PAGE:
During the Pacific War (World War II) the company was dedicated to truck production for the Imperial Japanese Army. Because of severe shortages in Japan, military trucks were kept as simple as possible. For example, the trucks had only one headlight on the center of the hood. The war ended shortly before a scheduled Allied bombing run on the Toyota factories in Aichi.

Replica of the Toyota Model AA, the first production model of Toyota in 1936
Replica of the Toyota Model AA, the first production model of Toyota in 1936

After the war, commercial passenger car production started in 1947 with the model SA. The quality and production principles on which Toyota is based originated in an education program from the United States Army in the postwar era. In 1950 a separate sales company, Toyota Motor Sales Co., was established (which lasted until July 1982). In April 1956 the Toyopet dealer chain was established. The following year, the Toyota Crown became the first Japanese car to be exported to the United States and Toyota's American and Brazilian divisions, Toyota Motor Sales Inc. and Toyota do Brazil S.A., were also established. Toyota began to expand in the 1960s with a new research and development facility, a presence in Thailand was established, the 10 millionth model was produced, a Deming Prize and partnerships with Hino Motors and Daihatsu were also established. By the end of the decade, Toyota had established a worldwide presence, as the company had exported its one-millionth unit.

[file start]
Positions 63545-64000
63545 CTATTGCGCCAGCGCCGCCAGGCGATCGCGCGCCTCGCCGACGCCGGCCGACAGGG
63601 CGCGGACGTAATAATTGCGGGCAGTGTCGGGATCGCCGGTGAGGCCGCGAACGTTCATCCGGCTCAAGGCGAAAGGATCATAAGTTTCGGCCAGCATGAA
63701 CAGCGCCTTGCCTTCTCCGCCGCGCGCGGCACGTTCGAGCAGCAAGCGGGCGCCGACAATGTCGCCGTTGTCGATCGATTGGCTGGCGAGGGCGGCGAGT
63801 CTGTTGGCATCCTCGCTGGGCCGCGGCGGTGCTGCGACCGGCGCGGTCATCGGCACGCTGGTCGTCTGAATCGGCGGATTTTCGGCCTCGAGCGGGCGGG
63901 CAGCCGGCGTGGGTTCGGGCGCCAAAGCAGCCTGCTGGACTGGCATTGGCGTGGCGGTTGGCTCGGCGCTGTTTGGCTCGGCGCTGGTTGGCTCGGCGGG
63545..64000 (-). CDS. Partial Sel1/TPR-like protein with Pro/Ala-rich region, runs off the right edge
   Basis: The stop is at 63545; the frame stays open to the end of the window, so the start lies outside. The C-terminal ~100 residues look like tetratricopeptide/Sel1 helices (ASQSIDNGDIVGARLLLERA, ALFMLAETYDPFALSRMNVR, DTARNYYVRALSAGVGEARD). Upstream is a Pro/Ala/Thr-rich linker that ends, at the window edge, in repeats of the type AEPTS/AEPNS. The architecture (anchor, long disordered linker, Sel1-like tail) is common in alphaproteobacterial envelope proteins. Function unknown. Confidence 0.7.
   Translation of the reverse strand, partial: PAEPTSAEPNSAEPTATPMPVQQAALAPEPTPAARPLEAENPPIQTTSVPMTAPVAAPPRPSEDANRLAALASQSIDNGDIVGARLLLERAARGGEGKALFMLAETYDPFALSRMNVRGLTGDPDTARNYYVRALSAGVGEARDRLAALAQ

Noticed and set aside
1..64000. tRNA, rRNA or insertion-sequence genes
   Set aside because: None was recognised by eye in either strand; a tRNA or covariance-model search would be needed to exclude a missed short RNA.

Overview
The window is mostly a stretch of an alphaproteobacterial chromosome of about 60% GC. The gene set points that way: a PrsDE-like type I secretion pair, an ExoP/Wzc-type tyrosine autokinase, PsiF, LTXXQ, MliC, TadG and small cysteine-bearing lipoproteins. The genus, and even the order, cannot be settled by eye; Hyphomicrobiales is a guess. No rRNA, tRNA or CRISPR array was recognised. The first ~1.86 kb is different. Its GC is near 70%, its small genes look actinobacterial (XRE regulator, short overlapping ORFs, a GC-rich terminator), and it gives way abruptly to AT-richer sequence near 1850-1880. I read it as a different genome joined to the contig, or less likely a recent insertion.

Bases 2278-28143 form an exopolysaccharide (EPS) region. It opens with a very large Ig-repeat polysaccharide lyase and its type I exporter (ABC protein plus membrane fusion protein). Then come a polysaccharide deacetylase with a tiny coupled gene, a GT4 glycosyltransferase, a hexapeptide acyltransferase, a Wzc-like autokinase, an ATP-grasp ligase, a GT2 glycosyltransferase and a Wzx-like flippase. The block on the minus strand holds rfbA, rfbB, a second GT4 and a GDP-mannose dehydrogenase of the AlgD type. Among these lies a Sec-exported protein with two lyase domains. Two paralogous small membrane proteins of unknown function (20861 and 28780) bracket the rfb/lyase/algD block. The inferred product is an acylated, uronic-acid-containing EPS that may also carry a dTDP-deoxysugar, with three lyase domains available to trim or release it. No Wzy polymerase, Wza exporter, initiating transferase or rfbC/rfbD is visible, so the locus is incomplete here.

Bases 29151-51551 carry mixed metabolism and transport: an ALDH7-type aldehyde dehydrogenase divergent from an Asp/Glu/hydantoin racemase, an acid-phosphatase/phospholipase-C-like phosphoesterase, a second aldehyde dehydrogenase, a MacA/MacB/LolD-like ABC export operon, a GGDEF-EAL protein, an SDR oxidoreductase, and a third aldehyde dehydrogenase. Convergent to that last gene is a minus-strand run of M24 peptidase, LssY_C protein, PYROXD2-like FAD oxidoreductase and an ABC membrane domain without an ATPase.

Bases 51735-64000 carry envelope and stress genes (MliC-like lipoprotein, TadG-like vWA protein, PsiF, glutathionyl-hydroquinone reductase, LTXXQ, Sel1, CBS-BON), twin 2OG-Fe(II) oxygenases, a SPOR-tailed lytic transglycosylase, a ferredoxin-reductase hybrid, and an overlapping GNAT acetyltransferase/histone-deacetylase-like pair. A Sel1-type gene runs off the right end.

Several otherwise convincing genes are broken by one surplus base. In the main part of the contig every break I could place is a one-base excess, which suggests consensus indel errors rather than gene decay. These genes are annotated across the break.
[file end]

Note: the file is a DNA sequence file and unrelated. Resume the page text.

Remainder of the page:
[edit] Later history and management

The company was awarded its first Japanese Quality Control Award at the start 1970s and began participating in a wide variety of Motorsports. Due to the 1973 oil crisis consumers in the lucrative U.S. market began turning to small cars with better fuel economy. American car manufacturers had considered small economy cars to be an "entry level" product, and their small vehicles were not made to a high level of quality in order to keep the price low. Japanese customers, however, had a long-standing tradition of demanding small fuel-efficient cars that were manufactured to a high level of quality. Because of this companies like Toyota, Honda, and Nissan established a strong and growing presence in North America in the 1970s.

Fujio Cho, Katsuhiro Nakagawa (center), Katsuaki Watanabe (right)
Fujio Cho, Katsuhiro Nakagawa (center), Katsuaki Watanabe (right)
President and CEO Katsuaki Watanabe
President and CEO Katsuaki Watanabe

In 1982, the Toyota Motor Company and Toyota Motor Sales merged into one company, the Toyota Motor Corporation. Two years later, Toyota joined NUMMI, the New United Motor Manufacturing, Inc. Toyota then started to establish new brands at the end of the 1980s, with the launch of their luxury division Lexus in 1989.